Is the Obesity Paradox Valid in Pediatric Intensive Care?

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In a recent issue of Critical Care Medicine, Ward et al (1) evaluated the impact of weight extremes on clinical outcomes such as in-hospital mortality considering pediatric acute respiratory distress syndrome (ARDS). In obese patients, the mortality rate was significantly lower when compared with normal weight subjects in the indirect lung injury group. Interestingly, there were no significant changes in the mortality rate of obese children with direct lung injury including when subjected to prolonged mechanical ventilation.
The association between obesity and mortality for critically ill patients is uncertain. Of note, the method used to perform nutritional evaluation may be misleading to obtain a lowest ICU mortality risk in children who are mildly to moderately overweight and should not be taken at face value (2, 3). Ward et al (1) correctly used body mass index (BMI) z score (not only weight-for-age), but he also evaluated children above 2 years old to minimize inaccurate anthropometric measurements; however, the parameters used to classify the nutritional status were not the ones recommended by the World Health Organization and consequently a greater number of patients may have been classified as obese. Furthermore, measurement of BMI may be altered by IV fluid administration before weight is obtained or erroneous assessment of height in supine critically ill patients. Studies that take into account height, it was observed that the lowest ICU mortality risk occurred in normal weight. Risk-adjusted PICU mortality increases as weight for height/BMI go beyond overweight/obese range. The misclassification of patients without using height data alter the nadir of the mortality curve and erroneously indicates a protective benefit for being mildly to moderately overweight (1, 2, 4).
Interestingly, obese patients who happen to have influenza A–associated ARDS have demonstrated an increased risk for mortality although these studies involved small population sample (2, 5). The literature is limited regarding obesity and outcomes in pediatric critical care (6, 7). Evidently, these studies do not reflect the population of United States and the same results could be obtained in developing countries (2). Overweightness or obesity was associated with increased PICU mortality even by considering severity of illness, demographic data, and comorbidities. This pattern of increased mortality with obesity seems to occur as early as 1 year old (7).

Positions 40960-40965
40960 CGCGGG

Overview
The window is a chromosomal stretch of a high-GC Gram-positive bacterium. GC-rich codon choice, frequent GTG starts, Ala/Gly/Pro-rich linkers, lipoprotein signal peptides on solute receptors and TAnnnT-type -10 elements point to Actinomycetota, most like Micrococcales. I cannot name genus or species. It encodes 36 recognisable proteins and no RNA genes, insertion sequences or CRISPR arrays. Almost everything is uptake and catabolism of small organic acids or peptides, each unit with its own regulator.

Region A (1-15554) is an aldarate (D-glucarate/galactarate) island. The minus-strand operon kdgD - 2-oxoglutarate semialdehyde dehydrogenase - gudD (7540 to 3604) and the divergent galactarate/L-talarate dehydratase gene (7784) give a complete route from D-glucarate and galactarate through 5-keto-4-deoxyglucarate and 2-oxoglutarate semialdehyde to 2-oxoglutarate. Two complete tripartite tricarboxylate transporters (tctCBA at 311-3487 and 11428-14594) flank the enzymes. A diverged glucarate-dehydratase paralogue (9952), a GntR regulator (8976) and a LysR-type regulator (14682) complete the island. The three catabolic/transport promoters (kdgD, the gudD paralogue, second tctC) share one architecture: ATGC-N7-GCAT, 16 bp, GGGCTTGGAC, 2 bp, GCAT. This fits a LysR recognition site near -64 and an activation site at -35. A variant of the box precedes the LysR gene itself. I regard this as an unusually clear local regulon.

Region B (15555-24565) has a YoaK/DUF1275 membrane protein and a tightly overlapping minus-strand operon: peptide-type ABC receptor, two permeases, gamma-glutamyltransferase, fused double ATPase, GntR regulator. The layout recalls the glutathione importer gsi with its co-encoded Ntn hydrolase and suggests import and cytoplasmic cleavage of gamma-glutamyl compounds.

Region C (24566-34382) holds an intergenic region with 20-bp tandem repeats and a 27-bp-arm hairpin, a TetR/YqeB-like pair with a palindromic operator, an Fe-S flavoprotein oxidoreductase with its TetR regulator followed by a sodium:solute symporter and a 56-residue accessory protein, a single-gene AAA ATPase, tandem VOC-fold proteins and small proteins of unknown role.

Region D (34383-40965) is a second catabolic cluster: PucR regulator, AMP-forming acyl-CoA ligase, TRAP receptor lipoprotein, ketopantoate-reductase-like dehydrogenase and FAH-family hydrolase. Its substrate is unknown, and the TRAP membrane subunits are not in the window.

Although Ross et al (2) confirmed a U-shaped curve for PICU mortality, his data do not support a protective effect of mild obesity. Important confounders, which may explain this association between obesity and mortality (e.g., socioeconomic status, host immune response, and illness severity), are not identified by severity of illness scores.
Finally, diagnosing ARDS and assessing the degree of critical illness in extremely obese patients can be very difficult (noninvasive blood pressure measurements or interpreting chest radiographs), thus leading to misclassification and incorrect case ascertainment, and further studies using the new definition of ARDS in children can be useful (4, 8). It is worth noting that although there is an association between obesity and mortality, this finding does not imply causality (2). To come up with the best practices to manage respiratory disease in obese critically children even in countries with limited resources and technology are essential, in order to reduce mortality rate. Obesity paradox seems to be not so palpable in pediatric intensive care.

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